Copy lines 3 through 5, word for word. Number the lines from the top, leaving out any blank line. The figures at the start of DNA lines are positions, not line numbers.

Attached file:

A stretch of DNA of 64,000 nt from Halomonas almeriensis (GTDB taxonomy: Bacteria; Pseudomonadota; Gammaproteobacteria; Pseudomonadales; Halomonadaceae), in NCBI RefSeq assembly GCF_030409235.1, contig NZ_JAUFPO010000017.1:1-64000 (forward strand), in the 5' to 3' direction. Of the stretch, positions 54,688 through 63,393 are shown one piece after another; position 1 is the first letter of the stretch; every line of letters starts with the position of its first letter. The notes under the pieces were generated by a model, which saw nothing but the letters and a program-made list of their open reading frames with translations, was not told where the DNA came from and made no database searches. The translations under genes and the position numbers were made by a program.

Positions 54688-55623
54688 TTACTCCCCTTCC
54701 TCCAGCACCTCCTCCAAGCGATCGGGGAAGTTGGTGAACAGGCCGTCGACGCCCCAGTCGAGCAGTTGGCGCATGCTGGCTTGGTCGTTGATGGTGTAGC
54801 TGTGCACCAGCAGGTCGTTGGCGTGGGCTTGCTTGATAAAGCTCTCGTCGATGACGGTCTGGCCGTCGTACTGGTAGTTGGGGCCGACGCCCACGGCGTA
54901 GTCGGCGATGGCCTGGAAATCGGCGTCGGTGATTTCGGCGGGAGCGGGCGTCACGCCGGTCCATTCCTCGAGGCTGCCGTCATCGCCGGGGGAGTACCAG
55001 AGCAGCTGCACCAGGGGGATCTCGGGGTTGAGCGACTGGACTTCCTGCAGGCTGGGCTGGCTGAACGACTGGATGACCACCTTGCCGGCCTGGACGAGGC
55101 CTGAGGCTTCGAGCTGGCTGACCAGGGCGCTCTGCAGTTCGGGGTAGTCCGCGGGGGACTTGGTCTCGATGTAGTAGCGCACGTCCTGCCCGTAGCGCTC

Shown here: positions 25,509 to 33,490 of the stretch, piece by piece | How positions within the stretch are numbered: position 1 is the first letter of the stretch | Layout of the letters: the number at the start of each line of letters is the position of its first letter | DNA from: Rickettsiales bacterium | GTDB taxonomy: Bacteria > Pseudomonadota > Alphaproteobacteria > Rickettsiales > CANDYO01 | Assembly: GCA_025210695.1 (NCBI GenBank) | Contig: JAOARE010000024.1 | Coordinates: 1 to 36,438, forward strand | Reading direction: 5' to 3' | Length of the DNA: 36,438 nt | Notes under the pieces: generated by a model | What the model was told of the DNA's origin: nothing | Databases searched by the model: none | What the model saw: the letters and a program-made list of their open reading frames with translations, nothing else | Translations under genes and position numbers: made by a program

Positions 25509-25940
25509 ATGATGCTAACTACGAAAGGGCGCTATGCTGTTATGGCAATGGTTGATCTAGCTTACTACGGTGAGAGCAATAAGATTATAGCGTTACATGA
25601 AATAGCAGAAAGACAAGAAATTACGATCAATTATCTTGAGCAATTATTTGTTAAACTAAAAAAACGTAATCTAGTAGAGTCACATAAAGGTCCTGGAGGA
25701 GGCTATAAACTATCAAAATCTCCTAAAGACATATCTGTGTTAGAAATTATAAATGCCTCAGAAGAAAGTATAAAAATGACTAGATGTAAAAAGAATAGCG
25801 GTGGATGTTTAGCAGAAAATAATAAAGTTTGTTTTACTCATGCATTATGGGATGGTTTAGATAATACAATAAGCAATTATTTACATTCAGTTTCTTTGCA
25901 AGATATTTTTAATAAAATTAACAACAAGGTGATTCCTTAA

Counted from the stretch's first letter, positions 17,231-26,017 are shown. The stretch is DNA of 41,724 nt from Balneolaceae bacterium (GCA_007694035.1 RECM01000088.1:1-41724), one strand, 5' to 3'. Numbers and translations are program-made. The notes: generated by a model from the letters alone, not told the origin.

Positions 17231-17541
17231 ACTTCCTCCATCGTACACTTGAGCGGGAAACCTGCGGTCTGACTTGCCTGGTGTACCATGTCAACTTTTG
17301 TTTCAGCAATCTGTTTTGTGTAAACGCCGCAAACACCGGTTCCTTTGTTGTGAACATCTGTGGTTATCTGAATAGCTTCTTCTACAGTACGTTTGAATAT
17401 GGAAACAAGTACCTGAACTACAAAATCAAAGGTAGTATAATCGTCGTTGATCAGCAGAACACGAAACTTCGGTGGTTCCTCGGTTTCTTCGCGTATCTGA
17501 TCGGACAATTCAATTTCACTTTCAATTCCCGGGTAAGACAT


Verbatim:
54688 TTACTCCCCTTCC
54701 TCCAGCACCTCCTCCAAGCGATCGGGGAAGTTGGTGAACAGGCCGTCGACGCCCCAGTCGAGCAGTTGGCGCATGCTGGCTTGGTCGTTGATGGTGTAGC
54801 TGTGCACCAGCAGGTCGTTGGCGTGGGCTTGCTTGATAAAGCTCTCGTCGATGACGGTCTGGCCGTCGTACTGGTAGTTGGGGCCGACGCCCACGGCGTA